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Albert Young


Professor Young received his PhD in 1990 from Harvard University in experimental atomic physics. He spent 1990 to 1992 at the California Institute of Technology as a research associate in Felix Boehm’s group, and then moved to Princeton where he stayed for the next eight years, first as a research associate, then as a lecturer, and finally as an assistant professor from 1996 to 2000. He joined NC State University in 2000 as assistant professor. He was promoted to associate professor in 2001 and professor in 2005.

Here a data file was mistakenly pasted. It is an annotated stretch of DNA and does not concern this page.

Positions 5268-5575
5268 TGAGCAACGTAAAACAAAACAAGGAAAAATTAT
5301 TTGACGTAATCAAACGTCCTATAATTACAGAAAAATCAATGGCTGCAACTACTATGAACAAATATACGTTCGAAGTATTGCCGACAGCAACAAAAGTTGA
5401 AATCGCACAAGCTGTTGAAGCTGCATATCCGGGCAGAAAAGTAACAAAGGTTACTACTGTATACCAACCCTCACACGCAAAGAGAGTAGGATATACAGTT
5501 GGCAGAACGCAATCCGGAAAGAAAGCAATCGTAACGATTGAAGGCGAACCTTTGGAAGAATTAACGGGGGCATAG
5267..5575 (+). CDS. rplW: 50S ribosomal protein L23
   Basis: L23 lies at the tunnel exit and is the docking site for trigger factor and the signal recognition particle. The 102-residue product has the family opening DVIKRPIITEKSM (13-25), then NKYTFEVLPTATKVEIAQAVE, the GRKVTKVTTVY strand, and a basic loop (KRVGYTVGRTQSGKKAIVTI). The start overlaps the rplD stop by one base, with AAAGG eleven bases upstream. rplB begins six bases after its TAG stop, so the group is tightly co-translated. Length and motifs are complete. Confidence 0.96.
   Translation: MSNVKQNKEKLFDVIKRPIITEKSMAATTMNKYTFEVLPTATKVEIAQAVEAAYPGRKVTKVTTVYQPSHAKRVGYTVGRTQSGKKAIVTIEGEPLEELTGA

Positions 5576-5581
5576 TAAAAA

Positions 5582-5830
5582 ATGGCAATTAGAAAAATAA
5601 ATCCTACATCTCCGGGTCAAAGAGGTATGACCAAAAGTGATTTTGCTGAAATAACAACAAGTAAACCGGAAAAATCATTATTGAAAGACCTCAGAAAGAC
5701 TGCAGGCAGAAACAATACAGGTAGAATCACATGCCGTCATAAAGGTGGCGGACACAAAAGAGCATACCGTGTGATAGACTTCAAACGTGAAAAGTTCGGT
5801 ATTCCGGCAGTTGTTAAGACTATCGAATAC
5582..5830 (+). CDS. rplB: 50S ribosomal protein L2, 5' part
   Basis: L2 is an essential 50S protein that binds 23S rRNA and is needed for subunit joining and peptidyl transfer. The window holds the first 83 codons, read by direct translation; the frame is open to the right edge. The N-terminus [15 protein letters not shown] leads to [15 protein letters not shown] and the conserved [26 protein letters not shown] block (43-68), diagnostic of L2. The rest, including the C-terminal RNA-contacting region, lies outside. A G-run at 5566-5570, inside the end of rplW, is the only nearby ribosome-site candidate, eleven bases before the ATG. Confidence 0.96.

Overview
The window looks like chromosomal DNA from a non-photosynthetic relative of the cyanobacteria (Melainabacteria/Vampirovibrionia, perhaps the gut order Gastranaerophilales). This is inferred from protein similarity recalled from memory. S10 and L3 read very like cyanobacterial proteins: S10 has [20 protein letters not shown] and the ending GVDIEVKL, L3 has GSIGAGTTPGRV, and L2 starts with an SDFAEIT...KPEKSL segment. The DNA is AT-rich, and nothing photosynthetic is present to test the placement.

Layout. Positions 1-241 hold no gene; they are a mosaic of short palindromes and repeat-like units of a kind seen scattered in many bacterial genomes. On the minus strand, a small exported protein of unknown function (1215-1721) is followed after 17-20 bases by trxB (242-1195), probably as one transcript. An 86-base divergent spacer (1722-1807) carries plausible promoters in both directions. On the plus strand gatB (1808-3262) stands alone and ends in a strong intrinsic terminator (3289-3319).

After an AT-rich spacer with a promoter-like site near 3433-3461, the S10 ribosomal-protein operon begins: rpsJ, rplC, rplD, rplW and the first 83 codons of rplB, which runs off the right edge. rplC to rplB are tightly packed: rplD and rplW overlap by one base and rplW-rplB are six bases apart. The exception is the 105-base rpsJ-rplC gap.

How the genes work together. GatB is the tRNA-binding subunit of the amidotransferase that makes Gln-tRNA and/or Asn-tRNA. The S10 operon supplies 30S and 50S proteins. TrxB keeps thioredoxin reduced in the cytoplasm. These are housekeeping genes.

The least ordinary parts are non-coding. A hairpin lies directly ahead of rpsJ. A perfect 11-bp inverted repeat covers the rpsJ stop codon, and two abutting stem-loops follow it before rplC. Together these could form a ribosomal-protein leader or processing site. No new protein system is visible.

Area(s) of Expertise

He developed several different methods for optically orienting nuclei and participated in a variety of atomic, nuclear and particle physics experiments, typically to test some aspect of the standard electroweak theory of particle physics. He helped develop a prototype solid deuterium source of ultracold neutrons at Los Alamos that became the basis for a similar project at the PULSTAR reactor on the NC State University campus. He is a member of the American Physical Society.


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  • Fellow of the American Physical Society